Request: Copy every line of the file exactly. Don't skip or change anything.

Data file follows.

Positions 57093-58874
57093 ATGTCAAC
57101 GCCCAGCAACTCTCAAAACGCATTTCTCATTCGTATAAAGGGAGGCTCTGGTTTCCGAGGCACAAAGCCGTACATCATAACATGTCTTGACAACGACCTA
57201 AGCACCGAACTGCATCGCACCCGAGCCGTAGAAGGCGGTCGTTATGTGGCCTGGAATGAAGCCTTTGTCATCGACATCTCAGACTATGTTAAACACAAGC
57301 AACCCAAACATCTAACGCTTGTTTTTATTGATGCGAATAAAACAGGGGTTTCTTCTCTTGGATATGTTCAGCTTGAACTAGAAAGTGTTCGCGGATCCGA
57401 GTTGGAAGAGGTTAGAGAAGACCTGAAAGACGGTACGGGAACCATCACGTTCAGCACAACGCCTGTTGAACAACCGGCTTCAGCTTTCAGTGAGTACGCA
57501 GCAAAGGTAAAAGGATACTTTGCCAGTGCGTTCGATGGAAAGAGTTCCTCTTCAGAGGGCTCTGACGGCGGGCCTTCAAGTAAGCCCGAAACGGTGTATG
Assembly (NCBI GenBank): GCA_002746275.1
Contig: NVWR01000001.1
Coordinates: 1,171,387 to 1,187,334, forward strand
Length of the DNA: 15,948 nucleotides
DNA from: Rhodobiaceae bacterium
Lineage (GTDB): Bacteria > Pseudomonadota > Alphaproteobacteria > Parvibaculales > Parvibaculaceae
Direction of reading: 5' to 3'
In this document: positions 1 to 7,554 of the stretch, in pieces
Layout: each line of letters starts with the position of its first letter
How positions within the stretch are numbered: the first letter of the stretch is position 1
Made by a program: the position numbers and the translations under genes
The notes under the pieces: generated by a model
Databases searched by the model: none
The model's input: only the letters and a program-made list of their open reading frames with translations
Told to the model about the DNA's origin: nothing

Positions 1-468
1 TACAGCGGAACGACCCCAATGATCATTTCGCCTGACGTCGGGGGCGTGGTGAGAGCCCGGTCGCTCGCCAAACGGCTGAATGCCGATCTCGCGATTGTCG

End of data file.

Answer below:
Positions 57093-58874
57093 ATGTCAAC
57101 GCCCAGCAACTCTCAAAACGCATTTCTCATTCGTATAAAGGGAGGCTCTGGTTTCCGAGGCACAAAGCCGTACATCATAACATGTCTTGACAACGACCTA
57201 AGCACCGAACTGCATCGCACCCGAGCCGTAGAAGGCGGTCGTTATGTGGCCTGGAATGAAGCCTTTGTCATCGACATCTCAGACTATGTTAAACACAAGC
57301 AACCCAAACATCTAACGCTTGTTTTTATTGATGCGAATAAAACAGGGGTTTCTTCTCTTGGATATGTTCAGCTTGAACTAGAAAGTGTTCGCGGATCCGA
57401 GTTGGAAGAGGTTAGAGAAGACCTGAAAGACGGTACGGGAACCATCACGTTCAGCACAACGCCTGTTGAACAACCGGCTTCAGCTTTCAGTGAGTACGCA
57501 GCAAAGGTAAAAGGATACTTTGCCAGTGCGTTCGATGGAAAGAGTTCCTCTTCAGAGGGCTCTGACGGCGGGCCTTCAAGTAAGCCCGAAACGGTGTATG
Assembly (NCBI GenBank): GCA_002746275.1
Contig: NVWR01000001.1
Coordinates: 1,171,387 to 1,187,334, forward strand
Length of the DNA: 15,948 nucleotides
DNA from: Rhodobiaceae bacterium
Lineage (GTDB): Bacteria > Pseudomonadota > Alphaproteobacteria > Parvibaculales > Parvibaculaceae
Direction of reading: 5' to 3'
In this document: positions 1 to 7,554 of the stretch, in pieces
Layout: each line of letters starts with the position of its first letter
How positions within the stretch are numbered: the first letter of the stretch is position 1
Made by a program: the position numbers and the translations under genes
The notes under the pieces: generated by a model
Databases searched by the model: none
The model's input: only the letters and a program-made list of their open reading frames with translations
Told to the model about the DNA's origin: nothing

Positions 1-468
1 TACAGCGGAACGACCCCAATGATCATTTCGCCTGACGTCGGGGGCGTGGTGAGAGCCCGGTCGCTCGCCAAACGGCTGAATGCCGATCTCGCGATTGTCG